SQL and NoSQL databases have drastically different redundancy profiles:
A NoSQL database (and I hate the term NoSQL with the passion of a billion white hot suns) trades off data consistency for something called partition tolerance. The layman’s description of partition tolerance is basically the ability to split your data across multiple, geographically distinct partitions. A relational system can’t give you that. A NoSQL system can’t give you data consistency. Pick your poison.
Neither Amazon RedShift, nor RDS, nor DynamoDB offer a convenient built-in mechanism for real time cross-region replication. Cassandra, on the other hand, does. So the question now becomes – how do we deal with relational queries ?
Well, write into both. The term NoSQL is atrocious and implies some sort of a zero-sum game where if you use one you cannot use the other. As it turns out, a data store like Cassandra can offer real value in a disaster recovery scenario when using a relational database as a primary querying mechanism.
Both Amazon RDS and Redshift offer multiple availability zones, typically two. Perusing Amazon’s own post morterms it is clear that the probability of Amazon losing an entire region is extremely low. However, as Hurricane Sandy has shown, it is certainly possible.
One approach to cross-region redundancy is as follows:
- Configure a Cassandra ring that spans both Virginia and California regions. In your primary region you can have a bigger cluster than you do in your backup region.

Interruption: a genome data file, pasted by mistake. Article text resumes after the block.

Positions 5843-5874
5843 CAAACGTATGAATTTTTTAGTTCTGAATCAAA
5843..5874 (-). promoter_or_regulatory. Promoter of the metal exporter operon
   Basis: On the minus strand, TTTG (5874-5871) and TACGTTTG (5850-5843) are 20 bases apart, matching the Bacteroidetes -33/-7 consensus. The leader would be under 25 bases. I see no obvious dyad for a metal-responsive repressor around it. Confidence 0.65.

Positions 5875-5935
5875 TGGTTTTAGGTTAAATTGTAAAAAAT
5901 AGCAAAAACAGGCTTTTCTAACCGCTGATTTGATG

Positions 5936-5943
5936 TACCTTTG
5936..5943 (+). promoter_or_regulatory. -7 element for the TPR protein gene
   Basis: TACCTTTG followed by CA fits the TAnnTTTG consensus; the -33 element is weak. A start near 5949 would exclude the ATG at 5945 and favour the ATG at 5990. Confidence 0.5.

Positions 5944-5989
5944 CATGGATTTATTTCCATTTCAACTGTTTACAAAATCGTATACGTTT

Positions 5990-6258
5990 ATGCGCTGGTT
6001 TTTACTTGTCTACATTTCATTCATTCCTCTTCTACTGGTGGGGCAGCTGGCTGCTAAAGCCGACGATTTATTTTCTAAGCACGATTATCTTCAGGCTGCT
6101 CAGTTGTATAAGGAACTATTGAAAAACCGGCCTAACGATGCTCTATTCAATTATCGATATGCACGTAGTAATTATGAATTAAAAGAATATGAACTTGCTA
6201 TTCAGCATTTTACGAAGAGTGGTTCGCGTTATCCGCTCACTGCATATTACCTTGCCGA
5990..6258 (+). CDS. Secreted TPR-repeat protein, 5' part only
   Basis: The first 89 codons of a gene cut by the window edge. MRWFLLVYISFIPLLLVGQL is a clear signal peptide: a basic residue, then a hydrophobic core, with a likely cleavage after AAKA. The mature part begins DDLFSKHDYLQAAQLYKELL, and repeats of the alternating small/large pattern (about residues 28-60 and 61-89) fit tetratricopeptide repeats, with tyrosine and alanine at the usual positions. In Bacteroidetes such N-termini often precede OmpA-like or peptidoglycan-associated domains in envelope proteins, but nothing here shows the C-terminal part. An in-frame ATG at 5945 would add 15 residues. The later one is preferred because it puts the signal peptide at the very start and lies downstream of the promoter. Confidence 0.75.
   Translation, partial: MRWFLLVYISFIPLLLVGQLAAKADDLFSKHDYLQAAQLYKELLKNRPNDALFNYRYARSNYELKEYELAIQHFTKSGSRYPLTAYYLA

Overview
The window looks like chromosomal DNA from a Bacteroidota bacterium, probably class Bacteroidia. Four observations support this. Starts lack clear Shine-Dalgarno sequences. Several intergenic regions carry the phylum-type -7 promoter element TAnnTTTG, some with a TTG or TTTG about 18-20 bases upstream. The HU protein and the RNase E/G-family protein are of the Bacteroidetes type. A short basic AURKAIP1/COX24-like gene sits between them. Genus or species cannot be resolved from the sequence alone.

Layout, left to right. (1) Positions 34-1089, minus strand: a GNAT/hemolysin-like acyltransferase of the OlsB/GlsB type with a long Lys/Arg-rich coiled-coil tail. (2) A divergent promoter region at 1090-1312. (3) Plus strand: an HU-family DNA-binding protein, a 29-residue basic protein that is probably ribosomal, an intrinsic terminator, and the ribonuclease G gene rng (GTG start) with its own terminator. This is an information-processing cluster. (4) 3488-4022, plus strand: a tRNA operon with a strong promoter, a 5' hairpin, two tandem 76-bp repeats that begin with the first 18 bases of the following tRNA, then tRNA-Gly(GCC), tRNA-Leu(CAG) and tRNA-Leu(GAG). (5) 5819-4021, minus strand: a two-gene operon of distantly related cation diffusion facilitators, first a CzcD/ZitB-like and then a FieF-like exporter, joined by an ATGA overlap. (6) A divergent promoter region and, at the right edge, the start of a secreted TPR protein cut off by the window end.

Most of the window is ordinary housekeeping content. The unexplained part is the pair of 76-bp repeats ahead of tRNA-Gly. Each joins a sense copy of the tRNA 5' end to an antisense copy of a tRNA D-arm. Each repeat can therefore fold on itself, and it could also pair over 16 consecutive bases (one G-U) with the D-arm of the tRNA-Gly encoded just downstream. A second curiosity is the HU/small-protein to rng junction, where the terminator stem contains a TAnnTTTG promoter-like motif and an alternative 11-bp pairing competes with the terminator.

- Configure RDS as you normally would in a multi-AZ configuration.
- Write your data into both, RDS and Cassandra. Cassandra writes are very fast and so performance impact of this extra work is minimal.
- Proactively build a mechanism to restore RDS out of Cassandra.
So, now, in this setup you have a real-time data backup mechanism. You may go for years without your multi-zone RDS failing but should a catastrophe happen and the entire region is lost – you can quickly recover your RDS in another region in a matter of hours.
As an added bonus you now have a convenient mechanism for data structures and access patterns that may either be inappropriate or put too much of workload on your SQL database. If that is your plan the way I would set this up is to have at least one compute instance backed by fast SSDs per zone in your primary region and a single smaller instance in your backup region backed by a larger slower EBS volume.
Should an emergency arise this set up will allow you to build out a new compute cluster and recover your RDS from its real-time data in a matter of hours. In the meantime you are paying lower costs by not having a complete replica of your primary cluster.